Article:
The causes and risks of gestational diabetes

Posted by Cheryl Cranick on Nov 14, 2017 8:29:00 AM
4 minute read

With any pregnancy comes the risk of gestational diabetes. It does not mean you had pre-existing diabetes before becoming pregnant, and it does not mean you will have diabetes after giving birth. However, it is something you should take seriously.

Gestational diabetes is diagnosed when your blood glucose level, also known as blood sugar level, is too high while you are pregnant. Glucose (sugar) exists naturally in every person’s bloodstream and is what provides your body with energy. This sugar comes from your body breaking down the foods that you eat.


Understanding glucose levels

A healthy human body includes a pancreas, which is an organ that supports the digestive system. One function of the pancreas is to produce and release insulin as needed. Insulin is a hormone that helps your body manage its sugar levels from going too high (hyperglycemia) or too low (hypoglycemia). After your body breaks down the sugars from your food, the insulin hormone attaches itself to that sugar, which helps your body absorb the sugar as energy. If you have more sugar in your bloodstream than your body needs, insulin will help your body store that energy to use at a later time.

Although our bodies are designed to function in a certain way, sometimes things go wrong. If a person’s body does not produce enough insulin because of a problem with the pancreas, that person is at risk for diabetes. If a person’s body produces enough insulin but his or her cells do not properly use that insulin — known as insulin resistance — he or she will experience high levels of sugar in the blood. If a person’s glucose level stays too high for too long, he or she risks damage to the nerves and blood vessels, and possible problems with the heart, kidneys, brain or limbs.

A gestational diabetes diagnosis means your body is having difficulty absorbing glucose. This is not due to deficiency in insulin, but is a result of the pregnancy causing your body to become more resistant to the effects of the natural insulin that is produced. This is often due to the many hormone changes your body is experiencing, and may even be due to weight gain during pregnancy.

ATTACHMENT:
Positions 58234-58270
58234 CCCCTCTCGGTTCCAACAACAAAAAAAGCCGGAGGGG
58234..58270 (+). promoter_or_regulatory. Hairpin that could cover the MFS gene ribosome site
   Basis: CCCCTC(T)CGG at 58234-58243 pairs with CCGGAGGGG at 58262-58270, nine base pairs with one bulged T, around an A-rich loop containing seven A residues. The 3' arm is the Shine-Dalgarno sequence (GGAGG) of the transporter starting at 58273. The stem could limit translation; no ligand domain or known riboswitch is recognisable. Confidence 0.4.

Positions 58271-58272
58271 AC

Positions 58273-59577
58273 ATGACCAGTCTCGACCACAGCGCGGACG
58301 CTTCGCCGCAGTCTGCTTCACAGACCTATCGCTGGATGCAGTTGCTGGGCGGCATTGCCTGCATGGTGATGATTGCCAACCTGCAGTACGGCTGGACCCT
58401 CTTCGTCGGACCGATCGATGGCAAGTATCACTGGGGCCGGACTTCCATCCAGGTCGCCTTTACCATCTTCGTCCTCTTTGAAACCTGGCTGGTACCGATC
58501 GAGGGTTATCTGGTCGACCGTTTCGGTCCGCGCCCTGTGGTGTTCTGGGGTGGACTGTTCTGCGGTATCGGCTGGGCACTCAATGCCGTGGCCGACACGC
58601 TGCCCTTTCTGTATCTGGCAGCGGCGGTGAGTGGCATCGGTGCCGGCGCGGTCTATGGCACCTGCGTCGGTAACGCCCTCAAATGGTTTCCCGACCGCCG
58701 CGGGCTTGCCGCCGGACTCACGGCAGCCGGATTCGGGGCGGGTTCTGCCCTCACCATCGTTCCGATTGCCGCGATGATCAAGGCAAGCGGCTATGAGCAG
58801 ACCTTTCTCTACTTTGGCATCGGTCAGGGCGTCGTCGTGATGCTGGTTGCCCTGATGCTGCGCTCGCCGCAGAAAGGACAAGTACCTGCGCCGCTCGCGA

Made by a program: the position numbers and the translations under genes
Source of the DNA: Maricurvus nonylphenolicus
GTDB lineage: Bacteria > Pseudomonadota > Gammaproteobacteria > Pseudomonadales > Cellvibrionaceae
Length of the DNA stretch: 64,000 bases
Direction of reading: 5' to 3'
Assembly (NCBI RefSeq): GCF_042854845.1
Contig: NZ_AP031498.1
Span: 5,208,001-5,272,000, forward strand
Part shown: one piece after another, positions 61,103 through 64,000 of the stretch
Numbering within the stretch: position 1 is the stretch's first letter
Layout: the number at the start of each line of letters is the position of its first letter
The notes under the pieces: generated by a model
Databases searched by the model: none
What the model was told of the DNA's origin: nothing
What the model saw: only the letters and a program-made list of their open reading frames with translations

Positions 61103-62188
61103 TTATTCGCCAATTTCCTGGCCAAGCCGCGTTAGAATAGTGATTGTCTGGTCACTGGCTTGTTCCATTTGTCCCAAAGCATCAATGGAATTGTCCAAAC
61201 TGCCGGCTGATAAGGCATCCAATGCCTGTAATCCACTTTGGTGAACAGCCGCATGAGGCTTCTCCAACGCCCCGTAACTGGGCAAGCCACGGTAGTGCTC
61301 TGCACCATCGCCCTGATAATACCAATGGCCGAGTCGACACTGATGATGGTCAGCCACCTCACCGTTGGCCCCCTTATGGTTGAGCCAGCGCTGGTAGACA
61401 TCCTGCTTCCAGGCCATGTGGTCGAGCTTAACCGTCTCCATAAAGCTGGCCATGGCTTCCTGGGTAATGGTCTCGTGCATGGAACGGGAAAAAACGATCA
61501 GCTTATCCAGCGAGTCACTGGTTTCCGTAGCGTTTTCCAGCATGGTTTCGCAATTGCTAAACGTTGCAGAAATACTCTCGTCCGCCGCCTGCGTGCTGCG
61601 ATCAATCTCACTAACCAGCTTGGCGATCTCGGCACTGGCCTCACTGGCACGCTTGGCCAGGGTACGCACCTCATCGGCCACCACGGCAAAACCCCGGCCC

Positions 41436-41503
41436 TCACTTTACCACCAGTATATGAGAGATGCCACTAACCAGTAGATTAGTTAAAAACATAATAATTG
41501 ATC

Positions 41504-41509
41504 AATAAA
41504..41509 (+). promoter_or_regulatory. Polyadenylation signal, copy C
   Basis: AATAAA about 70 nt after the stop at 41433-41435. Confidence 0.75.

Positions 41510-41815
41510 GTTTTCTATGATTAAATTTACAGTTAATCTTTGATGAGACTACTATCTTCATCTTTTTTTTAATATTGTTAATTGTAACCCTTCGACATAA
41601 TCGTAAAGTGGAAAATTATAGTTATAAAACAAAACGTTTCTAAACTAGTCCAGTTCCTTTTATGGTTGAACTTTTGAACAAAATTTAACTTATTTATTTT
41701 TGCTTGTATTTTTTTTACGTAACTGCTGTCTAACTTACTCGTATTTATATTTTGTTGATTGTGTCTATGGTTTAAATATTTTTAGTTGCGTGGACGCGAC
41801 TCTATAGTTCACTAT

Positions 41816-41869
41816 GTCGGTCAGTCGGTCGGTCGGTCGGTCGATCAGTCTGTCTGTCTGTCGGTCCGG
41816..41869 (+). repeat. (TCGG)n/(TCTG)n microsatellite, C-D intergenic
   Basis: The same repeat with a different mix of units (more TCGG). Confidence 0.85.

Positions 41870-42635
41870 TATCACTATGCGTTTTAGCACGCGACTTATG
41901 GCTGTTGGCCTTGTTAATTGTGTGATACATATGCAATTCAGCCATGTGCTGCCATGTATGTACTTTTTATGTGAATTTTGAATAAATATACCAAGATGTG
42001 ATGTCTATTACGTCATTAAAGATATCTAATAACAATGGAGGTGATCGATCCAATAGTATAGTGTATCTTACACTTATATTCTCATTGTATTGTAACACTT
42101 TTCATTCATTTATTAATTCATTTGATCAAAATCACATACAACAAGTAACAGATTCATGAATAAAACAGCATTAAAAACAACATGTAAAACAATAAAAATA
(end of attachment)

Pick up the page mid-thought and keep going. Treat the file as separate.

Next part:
How gestational diabetes affects pregnancy

During pregnancy, you and your baby share many things, and that includes glucose levels. Therefore, if you have high blood sugar during pregnancy, your baby will too. And just as high blood sugar is bad for your health, it is also harmful to a developing fetus.

If your baby is receiving too much glucose, it will be stored as fat, which can cause certain health complications, such as being born at a larger than normal birth weight — called macrosomia — which can make delivery more difficult. A high blood sugar level during fetal development may cause a fast drop in your baby’s blood sugar after he or she is born. Respiratory and other health issues may also occur. A baby that develops in a high-glucose environment is also at a greater risk for childhood obesity or type 2 diabetes.

In addition to negatively affecting a baby’s health, gestational diabetes can also cause a woman to experience complications during pregnancy such as high blood pressure. A baby born with macrosomia could result in a cesarean section. In some cases, a woman with gestational diabetes may eventually develop type 2 diabetes after her pregnancy, particularly with weight gain.


Risk factors

It is common for any woman to experience some level of insulin resistance later in pregnancy. If you are at risk for gestational diabetes, the condition usually occurs around week 24 to 28 of pregnancy. Most doctors test for it. If your diagnosis of gestational diabetes comes earlier in your pregnancy, you may have had undiagnosed pre-existing diabetes before becoming pregnant.

According to the National Institute of Diabetes and Digestive and Kidney Diseases, risk factors for gestational diabetes include:

  • being overweight
  • having a history of gestational diabetes
  • having a previous baby weighing more than 9 pounds at birth
  • having a family history of diabetes
  • having a pre-existing issue with high blood glucose prior to conception
  • being of a minority ethnic group
  • having a hormonal disorder called polycystic ovary syndrome (PCOS)


Often, there are few or no symptoms of gestational diabetes. Proper monitoring by your health care team during pregnancy will help watch for signs. You can also be an active part of that team. With healthy eating habits and approved exercise, you can lower your risk of developing this condition.

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Clinically reviewed by Alan Fishman, MD

Topics: Maternal-Fetal Medicine, Prenatal